Have you ever wondered how seriously you’re supposed to take the SAT and ACT? I mean, you have so many other things to worry about in high school, from the mountain of homework you’re supposed to do, sports practice, band practice, club activities, to who you’re going to ask to prom!
If you’re like me, maybe you’ve wondered the following:
- Is it as big of a deal as other people make it out to be?
- Why are so many parents spending so much money, time, and energy stressing out about this three letter test you’ve never heard of?
- How can it be that big of a deal when people cease talking about it as soon they’re out of that 17-18 years of age time period?
The SAT and ACT are said to be the second thing that colleges will look at when making their decision on whether to let you attend their college, after your GPA.
That being said, how seriously you should take the SAT/ACT depends on what kind of score you want to get on the test. And that depends on the kind of school you want to get into.
- For some community colleges, you generally do not need any sort of standardized test score.
- For less competitive schools, it’s recommended to get above a 1000 on the SAT and 21 on the ACT.
- For more competitive schools that are ranked 50 or above, you want to get above a 1250 on the SAT and 29 on the ACT.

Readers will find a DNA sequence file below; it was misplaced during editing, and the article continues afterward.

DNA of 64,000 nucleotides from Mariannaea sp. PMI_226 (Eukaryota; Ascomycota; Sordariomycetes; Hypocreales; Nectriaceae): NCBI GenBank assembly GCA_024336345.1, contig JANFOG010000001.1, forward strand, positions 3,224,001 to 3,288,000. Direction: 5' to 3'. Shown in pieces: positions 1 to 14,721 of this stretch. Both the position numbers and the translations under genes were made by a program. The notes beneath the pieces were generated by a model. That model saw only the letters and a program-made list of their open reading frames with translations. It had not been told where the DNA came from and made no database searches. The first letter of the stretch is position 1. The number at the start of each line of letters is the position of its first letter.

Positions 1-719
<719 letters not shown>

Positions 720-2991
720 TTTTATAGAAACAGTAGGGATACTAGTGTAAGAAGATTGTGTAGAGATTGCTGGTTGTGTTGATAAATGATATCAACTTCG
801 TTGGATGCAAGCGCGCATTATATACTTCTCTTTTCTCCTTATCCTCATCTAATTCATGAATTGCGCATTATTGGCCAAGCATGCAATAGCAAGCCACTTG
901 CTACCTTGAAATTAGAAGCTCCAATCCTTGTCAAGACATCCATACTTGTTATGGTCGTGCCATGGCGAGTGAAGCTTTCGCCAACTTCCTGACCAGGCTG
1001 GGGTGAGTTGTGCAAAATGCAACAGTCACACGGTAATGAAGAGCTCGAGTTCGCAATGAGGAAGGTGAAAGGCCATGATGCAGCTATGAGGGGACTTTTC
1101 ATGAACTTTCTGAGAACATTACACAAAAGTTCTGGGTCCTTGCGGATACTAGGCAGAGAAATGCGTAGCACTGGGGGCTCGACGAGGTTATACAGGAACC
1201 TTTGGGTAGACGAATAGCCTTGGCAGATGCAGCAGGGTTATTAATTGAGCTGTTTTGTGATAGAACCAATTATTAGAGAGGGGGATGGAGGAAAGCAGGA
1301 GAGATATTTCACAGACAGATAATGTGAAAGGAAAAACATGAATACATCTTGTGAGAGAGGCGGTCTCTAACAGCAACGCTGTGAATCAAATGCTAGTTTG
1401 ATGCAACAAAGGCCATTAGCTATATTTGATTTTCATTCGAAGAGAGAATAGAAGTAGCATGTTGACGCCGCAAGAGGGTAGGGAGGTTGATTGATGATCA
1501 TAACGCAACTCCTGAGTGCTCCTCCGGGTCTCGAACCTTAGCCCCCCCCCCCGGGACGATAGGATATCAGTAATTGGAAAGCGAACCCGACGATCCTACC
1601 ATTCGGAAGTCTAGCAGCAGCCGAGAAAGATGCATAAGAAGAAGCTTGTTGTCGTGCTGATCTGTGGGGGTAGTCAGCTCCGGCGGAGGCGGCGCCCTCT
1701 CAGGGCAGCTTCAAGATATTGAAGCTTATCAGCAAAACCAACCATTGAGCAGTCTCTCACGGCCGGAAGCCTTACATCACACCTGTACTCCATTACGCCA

- For Ivy league schools—the top of the line, you should get above a 1450 on the SAT or 33 on the ACT.
Keep in mind that these are just general guidelines, since there are no hard cutline for scores. There is no SAT or ACT score that will guarantee that you will get accepted to school XYZ, since colleges look at more than just your SAT or ACT score, but your whole application. Colleges nowadays look for well rounded students who do more than get good grades.
But you can find trends in statistics! If you look at the data from people who were accepted or denied, you can have a good idea of the likelihood of you getting accepted. Try websites like Cappex.com, which include scatterplots of real SAT scores vs. GPAs and whether they were accepted or denied. This will give you a good idea of what kinds of GPAs and SAT/ACT scores you will need to bet on a safe acceptance.
Ultimately, I think an important question for yourself is, what level of school do you aspire to? Consider your priorities. Future salary? Future comfort of life? Prestige? Quality education? Challenge? Fulfillment?
If you’re someone who aspires to challenge themselves, and aims to get into a state school, higher tier school, or Ivy League school, then the answer is, absolutely, YES! The SAT and ACT matter very much.